Current Issues in International Entrepreneurship
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Current Issues in International Entrepreneurship

Edited by Hamid Etemad, Tage Koed Madsen, Erik S. Rasmussen and Per Servais

The young field of international entrepreneurship is rapidly expanding in scope and complexity, as increasingly more companies across the world compete to gain a larger global market share and attract consumers both at home and abroad. This book, the fifth volume in the McGill International Entrepreneurship series, brings together 29 scholars and practitioners to explore the contemporary issues, evolving relations and dynamic forces that are shaping the new emerging entrepreneurial system in international markets. It examines entrepreneurial efforts and relations in many firms embedded in and constrained by different national and corporate cultures of their own and offers expert recommendations for further research, better managerial practice and more effective public policy approaches.
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Chapter 2: Leadership and organization in born globals

Ingemar Wictor, Svante Andersson and Tomas Müllern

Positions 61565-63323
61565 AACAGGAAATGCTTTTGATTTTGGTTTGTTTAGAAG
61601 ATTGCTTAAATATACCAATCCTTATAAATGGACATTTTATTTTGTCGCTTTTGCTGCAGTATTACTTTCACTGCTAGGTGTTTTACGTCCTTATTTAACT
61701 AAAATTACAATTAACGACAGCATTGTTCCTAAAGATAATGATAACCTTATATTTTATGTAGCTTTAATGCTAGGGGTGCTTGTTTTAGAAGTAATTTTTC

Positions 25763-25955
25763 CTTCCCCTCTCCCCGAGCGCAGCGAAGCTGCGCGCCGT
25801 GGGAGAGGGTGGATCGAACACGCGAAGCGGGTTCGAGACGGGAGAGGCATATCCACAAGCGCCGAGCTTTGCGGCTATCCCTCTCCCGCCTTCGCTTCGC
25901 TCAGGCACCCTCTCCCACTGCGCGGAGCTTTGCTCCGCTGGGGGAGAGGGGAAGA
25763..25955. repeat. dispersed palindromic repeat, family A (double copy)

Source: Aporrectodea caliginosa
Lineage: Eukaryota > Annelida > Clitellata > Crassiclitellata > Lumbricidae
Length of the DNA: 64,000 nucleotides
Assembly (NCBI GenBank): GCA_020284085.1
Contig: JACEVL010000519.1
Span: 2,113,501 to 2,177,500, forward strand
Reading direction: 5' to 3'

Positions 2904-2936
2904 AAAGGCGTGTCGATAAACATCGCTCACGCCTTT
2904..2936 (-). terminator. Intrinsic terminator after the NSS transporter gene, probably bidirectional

Because of lower trade barriers, increased competition and rapid technological development, more and more SMEs start their international operations during the first years of their inception, and a great share of their total sales is from foreign markets (Etemad 2004). These types of firms are referred to as early internationalizing firms, international new ventures or Born Global firms, and the latter term will be used in this chapter (Rennie 1993; Knight and Cavusgil 1996; Andersson and Wictor 2003; Rialp et al. 2005). In Born Global firms top management and entrepreneurs are regarded as crucial for the firms’ international strategies and development. The globalization trends set up more opportunities for single firms, but far from all firms take advantage of these opportunities and are able to implement a successful international growth strategy. Studies have shown that successful Born Global firms are managed by entrepreneurs with a global mindset (Andersson 2000; Nummela et al. 2004) that develop global strategies for the company. The global strategies of Born Globals have been well documented in the literature (Oviatt and McDougall 1994; Madsen and Servais 1997), but less is known about the specific leadership behaviours that contribute to successful implementation of global strategies in this type of firms.

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